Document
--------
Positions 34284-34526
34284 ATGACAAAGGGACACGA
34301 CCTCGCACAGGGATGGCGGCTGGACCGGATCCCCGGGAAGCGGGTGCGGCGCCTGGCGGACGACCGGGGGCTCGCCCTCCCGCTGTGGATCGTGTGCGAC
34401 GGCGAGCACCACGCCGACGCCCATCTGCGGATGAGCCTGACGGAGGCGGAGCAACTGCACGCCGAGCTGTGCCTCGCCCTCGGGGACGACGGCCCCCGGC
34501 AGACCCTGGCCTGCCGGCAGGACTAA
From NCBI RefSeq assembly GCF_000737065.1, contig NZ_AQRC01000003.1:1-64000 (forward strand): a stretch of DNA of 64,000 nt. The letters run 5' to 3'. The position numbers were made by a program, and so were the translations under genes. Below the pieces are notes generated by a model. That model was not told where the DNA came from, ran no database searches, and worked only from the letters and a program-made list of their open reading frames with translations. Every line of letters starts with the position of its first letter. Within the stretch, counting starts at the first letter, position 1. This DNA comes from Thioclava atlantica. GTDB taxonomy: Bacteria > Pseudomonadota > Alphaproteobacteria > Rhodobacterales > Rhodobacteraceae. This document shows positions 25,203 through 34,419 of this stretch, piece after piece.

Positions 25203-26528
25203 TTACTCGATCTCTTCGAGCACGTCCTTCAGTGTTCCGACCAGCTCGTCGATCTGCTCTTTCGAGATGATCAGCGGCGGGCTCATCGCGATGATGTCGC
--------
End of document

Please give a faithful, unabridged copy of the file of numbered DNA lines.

Positions 34284-34526
34284 ATGACAAAGGGACACGA
34301 CCTCGCACAGGGATGGCGGCTGGACCGGATCCCCGGGAAGCGGGTGCGGCGCCTGGCGGACGACCGGGGGCTCGCCCTCCCGCTGTGGATCGTGTGCGAC
34401 GGCGAGCACCACGCCGACGCCCATCTGCGGATGAGCCTGACGGAGGCGGAGCAACTGCACGCCGAGCTGTGCCTCGCCCTCGGGGACGACGGCCCCCGGC
34501 AGACCCTGGCCTGCCGGCAGGACTAA
From NCBI RefSeq assembly GCF_000737065.1, contig NZ_AQRC01000003.1:1-64000 (forward strand): a stretch of DNA of 64,000 nt. The letters run 5' to 3'. The position numbers were made by a program, and so were the translations under genes. Below the pieces are notes generated by a model. That model was not told where the DNA came from, ran no database searches, and worked only from the letters and a program-made list of their open reading frames with translations. Every line of letters starts with the position of its first letter. Within the stretch, counting starts at the first letter, position 1. This DNA comes from Thioclava atlantica. GTDB taxonomy: Bacteria > Pseudomonadota > Alphaproteobacteria > Rhodobacterales > Rhodobacteraceae. This document shows positions 25,203 through 34,419 of this stretch, piece after piece.

Positions 25203-26528
25203 TTACTCGATCTCTTCGAGCACGTCCTTCAGTGTTCCGACCAGCTCGTCGATCTGCTCTTTCGAGATGATCAGCGGCGGGCTCATCGCGATGATGTCGC